Sciatica trigger points are areas of particular sensitivity in the soft tissues of the lower back, buttocks, legs and/or feet.
Sciatica is a diverse musculoskeletal pain syndrome and trigger point therapy has a long history of treating such conditions.
This dialog will investigate trigger point work for the treatment of sciatic nerve complaints.
We will detail the potential usefulness of trigger point therapy, as well as some problematic concerns which need to be considered before acquiescing to care.
Trigger points can be defined very differently, depending on whom you talk to about these interesting anatomical enigmas. The general definition describes areas of muscular tightness which are the result of injury or internal tension.
These areas are often palpable as small knots in the muscle fibers or extraordinarily tight areas of muscle tissue.
However, some trigger points can not be felt externally and can only be located by verbal interaction with the patient.
For sciatica care applications, trigger points may exist all over the body. Traditional use will focus on points which reside in the areas affected with the pain, while non-traditional applications may focus their attention on separate areas of the anatomy, such as the bottom of the foot, the scalp or even the ears.
Trigger point theory is used extensively in Traditional Chinese Medicine, many forms of massage therapy and a great number of targeted soft tissue treatments.
Trigger points have been well documented in the medical literature as areas which elicit pain upon manipulation.
However, medical science does not see them as an inherent causative mechanism for pain and the doctors who utilize them mostly view trigger points merely as symptomatic triggers.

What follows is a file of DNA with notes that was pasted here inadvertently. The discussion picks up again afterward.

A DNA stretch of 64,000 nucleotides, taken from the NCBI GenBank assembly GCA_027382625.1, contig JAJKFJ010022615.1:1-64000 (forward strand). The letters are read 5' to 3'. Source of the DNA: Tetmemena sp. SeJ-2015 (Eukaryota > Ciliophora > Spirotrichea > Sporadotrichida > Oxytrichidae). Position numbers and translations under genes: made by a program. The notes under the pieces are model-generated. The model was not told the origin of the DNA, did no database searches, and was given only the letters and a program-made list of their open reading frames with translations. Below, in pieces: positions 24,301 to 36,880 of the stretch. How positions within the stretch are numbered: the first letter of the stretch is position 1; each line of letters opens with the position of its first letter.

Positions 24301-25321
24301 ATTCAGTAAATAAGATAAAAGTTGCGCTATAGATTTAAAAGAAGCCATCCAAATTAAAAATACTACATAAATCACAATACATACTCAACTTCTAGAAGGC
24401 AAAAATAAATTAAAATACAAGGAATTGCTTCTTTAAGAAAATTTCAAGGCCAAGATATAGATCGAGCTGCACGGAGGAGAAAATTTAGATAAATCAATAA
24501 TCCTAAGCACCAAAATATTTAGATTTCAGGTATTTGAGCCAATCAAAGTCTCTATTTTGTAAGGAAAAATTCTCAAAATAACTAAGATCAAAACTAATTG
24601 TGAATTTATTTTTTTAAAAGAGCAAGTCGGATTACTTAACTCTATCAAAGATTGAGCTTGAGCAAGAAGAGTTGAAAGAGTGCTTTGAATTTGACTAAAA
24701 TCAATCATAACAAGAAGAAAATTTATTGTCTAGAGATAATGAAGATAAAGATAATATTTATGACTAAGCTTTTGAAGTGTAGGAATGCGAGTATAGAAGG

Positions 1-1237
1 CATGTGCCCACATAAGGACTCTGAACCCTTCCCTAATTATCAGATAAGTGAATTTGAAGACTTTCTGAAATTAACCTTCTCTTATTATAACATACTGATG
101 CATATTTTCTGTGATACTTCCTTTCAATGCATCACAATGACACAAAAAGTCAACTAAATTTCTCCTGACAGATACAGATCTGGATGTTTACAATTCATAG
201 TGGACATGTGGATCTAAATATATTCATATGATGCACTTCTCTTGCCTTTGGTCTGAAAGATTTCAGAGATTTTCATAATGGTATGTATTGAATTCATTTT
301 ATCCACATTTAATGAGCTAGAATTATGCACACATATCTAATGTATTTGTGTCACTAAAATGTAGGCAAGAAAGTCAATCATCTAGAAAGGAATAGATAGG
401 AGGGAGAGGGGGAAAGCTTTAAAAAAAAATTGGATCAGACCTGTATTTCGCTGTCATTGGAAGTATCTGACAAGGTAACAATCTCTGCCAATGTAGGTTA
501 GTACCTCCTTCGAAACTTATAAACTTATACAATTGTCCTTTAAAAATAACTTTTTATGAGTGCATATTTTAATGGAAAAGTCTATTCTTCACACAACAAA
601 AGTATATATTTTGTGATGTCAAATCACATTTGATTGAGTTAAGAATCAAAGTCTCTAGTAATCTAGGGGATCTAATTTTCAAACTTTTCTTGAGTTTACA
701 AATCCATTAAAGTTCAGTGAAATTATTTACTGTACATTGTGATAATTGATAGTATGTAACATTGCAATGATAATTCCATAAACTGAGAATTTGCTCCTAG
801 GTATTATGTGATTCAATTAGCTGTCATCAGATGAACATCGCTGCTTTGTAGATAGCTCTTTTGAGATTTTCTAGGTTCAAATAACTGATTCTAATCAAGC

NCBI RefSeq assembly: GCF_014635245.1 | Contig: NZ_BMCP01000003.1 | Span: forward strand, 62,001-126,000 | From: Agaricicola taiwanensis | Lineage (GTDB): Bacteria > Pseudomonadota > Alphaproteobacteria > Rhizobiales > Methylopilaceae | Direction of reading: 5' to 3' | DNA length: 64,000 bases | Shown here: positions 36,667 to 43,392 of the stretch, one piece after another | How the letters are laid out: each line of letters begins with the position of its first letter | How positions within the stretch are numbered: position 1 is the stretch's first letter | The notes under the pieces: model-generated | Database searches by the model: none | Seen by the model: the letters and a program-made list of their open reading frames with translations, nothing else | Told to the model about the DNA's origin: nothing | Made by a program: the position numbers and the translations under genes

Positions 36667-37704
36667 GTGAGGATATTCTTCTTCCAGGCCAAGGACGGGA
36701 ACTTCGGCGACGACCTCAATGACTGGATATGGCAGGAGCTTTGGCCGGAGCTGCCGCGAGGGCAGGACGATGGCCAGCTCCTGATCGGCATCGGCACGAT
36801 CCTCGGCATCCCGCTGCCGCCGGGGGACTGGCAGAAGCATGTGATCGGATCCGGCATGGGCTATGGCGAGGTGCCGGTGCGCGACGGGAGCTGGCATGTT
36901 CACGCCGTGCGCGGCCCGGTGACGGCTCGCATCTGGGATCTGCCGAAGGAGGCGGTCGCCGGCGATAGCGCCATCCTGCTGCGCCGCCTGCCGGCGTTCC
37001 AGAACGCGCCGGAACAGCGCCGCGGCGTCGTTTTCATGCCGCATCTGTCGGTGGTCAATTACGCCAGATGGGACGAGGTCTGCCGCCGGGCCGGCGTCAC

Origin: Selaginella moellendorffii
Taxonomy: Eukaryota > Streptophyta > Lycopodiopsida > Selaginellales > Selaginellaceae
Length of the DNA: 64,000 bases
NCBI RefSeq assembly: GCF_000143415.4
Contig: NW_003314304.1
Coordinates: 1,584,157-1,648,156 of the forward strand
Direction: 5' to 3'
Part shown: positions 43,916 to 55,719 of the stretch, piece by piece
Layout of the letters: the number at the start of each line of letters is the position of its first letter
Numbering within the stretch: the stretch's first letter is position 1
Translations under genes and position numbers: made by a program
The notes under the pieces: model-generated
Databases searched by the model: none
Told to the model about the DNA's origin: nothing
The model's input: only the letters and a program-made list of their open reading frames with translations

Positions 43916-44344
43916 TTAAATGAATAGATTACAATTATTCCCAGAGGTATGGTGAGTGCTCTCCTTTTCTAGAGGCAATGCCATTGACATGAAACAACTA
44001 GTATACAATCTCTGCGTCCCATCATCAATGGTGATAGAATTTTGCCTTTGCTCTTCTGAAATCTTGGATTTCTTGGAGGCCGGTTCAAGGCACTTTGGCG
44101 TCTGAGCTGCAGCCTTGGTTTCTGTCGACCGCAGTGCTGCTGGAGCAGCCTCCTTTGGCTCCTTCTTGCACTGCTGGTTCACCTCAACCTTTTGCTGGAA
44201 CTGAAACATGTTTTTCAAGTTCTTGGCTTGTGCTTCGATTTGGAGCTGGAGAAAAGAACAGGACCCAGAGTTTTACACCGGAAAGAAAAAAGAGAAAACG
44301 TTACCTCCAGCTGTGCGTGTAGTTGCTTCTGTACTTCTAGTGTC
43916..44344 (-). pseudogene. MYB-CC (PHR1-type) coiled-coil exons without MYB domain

I have a tendency to agree with this theory, as my vast study of pressure point and trigger point manipulations show the incredible inconsistency of using these points as a curative modality in many cases.
The majority of professionals pushing trigger point work just happen to be selling overpriced devices which are used for self-manipulation therapies. These products are often little more than a curved plastic stick sold for upwards of $200 to gullible victims.
I do believe that muscular knots can be painful, as this is obvious and not a point of contention. The questions remain whether or not direct massage and manipulation does any good for these issues, whether the benefits will last more than a few hours or whether it might actually make them worse.
To my way of thinking, the jury is still out. Personally, I have enjoyed relief from some trigger point techniques, but suffered escalated pain from others. I certainly would not describe my own experiences as being universally beneficial in any way, if at all.
It might be worth investigating trigger point therapy with a qualified care provider if you have chronic and recurrent soft tissue knots.
Remember that there is a process responsible for causing these conditions and if that underlying source can not be immediately ascertained, then at least breaking up these tense areas using trigger point manipulation might be a start in the right direction.
My only warning is that some therapists maintain a no pain, no gain philosophy and might truly hurt you with the aggressiveness of their treatment. Having been through this myself, countless times, in many healing arts, I would advise you to take a pass. There is gain, without added pain, and anyone who thinks otherwise is not a healer, but might make a good professional torturer.
Your sciatica is torture enough, don't pay someone to make it worse.